Press release

IISD: flexible GHG regulations for Canada's oil and gas sector are an opportunity for cost-effective federal policy

October 2, 2012

WINNIPEG—October 3, 2012—New research by the International Institute for Sustainable Development suggests that new oil and gas regulations can be designed to make a substantial contribution to Canada's greenhouse gas (GHG) emission reduction targets.

IISD climate, energy and partnerships vice-president David Sawyer said Canada's emerging federal oil and gas GHG regulations should include flexibility within the sector and beyond to temper the risks from rigid, prescriptive and potentially high-cost policy.

The oil and gas sector is expected to see rapid production and emissions growth, resulting in a substantial contribution to national GHG emissions.

"Flexibility could reduce overall costs of compliance for this rapidly growing sector and increase the level of ambition as reductions are sought outside of the regulated oil and gas sector," Sawyer said.

"Canada's GHG regulations already include flexibility, as both the light-duty vehicle regulations and the proposed heavy-duty vehicle federal regulations allow firms to make cost-effective choices to reduce emissions."

Alberta's Specified Gas Emitter Regulations (SGER) is an example of a program designed to reduce the cost of compliance. Within the SGER, firms can make their own reductions, obtain transfers from other facilities, or contribute to technology development.

"But to align with federal GHG targets, the emission reductions required will need to be greater," said Sawyer. "Flexibility can make more ambitious policy possible and also less expensive."

To reduce emissions in the longer term, the sector will need incentives to innovate. "Innovation is critical to driving down the costs of future reductions.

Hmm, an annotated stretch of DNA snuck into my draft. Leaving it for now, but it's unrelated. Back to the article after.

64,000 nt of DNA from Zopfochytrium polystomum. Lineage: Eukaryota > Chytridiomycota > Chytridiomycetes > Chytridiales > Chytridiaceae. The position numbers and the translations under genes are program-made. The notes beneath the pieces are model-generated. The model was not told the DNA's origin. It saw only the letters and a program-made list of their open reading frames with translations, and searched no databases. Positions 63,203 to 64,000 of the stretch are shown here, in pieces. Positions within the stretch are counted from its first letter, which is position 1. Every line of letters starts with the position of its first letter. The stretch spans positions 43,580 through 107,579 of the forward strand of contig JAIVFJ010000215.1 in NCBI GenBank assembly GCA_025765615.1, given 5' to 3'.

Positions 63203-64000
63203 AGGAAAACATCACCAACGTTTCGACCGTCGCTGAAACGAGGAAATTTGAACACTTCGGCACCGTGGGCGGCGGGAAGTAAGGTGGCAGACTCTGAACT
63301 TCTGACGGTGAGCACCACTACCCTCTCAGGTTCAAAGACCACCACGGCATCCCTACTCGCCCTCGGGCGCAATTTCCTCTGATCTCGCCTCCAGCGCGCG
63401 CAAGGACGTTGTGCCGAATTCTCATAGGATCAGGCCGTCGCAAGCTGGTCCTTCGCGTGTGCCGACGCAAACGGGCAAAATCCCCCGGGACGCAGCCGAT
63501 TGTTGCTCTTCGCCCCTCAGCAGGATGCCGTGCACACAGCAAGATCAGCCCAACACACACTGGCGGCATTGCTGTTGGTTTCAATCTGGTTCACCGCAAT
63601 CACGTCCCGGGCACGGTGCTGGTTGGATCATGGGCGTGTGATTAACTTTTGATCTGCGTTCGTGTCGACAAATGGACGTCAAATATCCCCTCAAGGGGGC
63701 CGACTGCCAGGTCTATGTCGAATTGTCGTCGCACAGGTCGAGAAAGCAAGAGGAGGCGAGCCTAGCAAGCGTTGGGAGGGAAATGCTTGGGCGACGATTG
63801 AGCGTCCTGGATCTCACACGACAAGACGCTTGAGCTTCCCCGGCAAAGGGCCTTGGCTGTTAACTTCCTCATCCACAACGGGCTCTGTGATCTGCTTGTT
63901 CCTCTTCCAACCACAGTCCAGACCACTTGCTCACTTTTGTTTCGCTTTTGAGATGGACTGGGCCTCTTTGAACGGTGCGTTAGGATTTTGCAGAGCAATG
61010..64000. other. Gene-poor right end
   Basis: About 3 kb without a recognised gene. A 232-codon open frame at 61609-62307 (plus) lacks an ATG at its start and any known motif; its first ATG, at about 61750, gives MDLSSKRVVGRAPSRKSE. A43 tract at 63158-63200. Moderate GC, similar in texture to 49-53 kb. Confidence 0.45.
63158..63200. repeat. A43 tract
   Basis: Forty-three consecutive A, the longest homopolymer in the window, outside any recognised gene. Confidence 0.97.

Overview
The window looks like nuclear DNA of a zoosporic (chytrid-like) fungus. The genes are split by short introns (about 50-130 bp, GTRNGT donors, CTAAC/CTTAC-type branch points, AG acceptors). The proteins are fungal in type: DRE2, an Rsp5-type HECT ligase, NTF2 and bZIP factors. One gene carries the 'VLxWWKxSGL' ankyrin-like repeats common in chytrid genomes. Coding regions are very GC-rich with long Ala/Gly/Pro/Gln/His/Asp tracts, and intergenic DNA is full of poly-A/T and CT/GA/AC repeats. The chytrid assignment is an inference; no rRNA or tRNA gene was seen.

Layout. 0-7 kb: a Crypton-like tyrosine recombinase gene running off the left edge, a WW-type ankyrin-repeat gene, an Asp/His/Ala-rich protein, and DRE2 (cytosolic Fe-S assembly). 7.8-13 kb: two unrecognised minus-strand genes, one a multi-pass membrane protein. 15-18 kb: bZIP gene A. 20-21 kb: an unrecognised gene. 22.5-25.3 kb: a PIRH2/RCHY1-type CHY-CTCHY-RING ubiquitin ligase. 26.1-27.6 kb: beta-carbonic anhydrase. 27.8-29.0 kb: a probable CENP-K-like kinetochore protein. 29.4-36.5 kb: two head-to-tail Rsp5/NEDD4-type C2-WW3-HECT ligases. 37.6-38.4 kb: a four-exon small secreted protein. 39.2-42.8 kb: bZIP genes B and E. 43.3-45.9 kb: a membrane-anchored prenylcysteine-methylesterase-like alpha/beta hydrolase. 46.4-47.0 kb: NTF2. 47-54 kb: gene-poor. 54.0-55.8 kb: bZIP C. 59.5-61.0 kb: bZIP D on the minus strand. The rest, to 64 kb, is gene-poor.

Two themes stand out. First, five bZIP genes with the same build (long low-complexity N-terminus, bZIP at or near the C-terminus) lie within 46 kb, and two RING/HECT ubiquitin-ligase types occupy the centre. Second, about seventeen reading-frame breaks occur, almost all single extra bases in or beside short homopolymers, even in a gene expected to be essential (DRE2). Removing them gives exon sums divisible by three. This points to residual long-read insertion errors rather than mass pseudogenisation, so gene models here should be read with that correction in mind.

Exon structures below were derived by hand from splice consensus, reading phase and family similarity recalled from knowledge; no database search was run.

"Canada must not seek only to achieve its 2020 targets at the lowest cost, but also to keep deeper, longer-term reductions in its sights as well," he said.

Flexible mechanisms also have the benefit of providing strong incentives to develop the next generation of low-carbon technologies.

The paper, Flexibility and Federal Oil and Gas Greenhouse Gas Regulations: Containing costs while increasing ambition, is part of IISD's Regulating Carbon in Canada series.


For more information please contact David Sawyer or Nona Pelletier, IISD manager, public affairs at +1 (204) 958-7740, mobile: +1 (204) 962-1303, or email

About IISD

The International Institute for Sustainable Development (IISD) is an award-winning independent think tank working to accelerate solutions for a stable climate, sustainable resource management, and fair economies. Our work inspires better decisions and sparks meaningful action to help people and the planet thrive. We shine a light on what can be achieved when governments, businesses, non-profits, and communities come together. IISD’s staff of more than 250 experts come from across the globe and from many disciplines. With offices in Winnipeg, Geneva, Ottawa, and Toronto, our work affects lives in nearly 100 countries.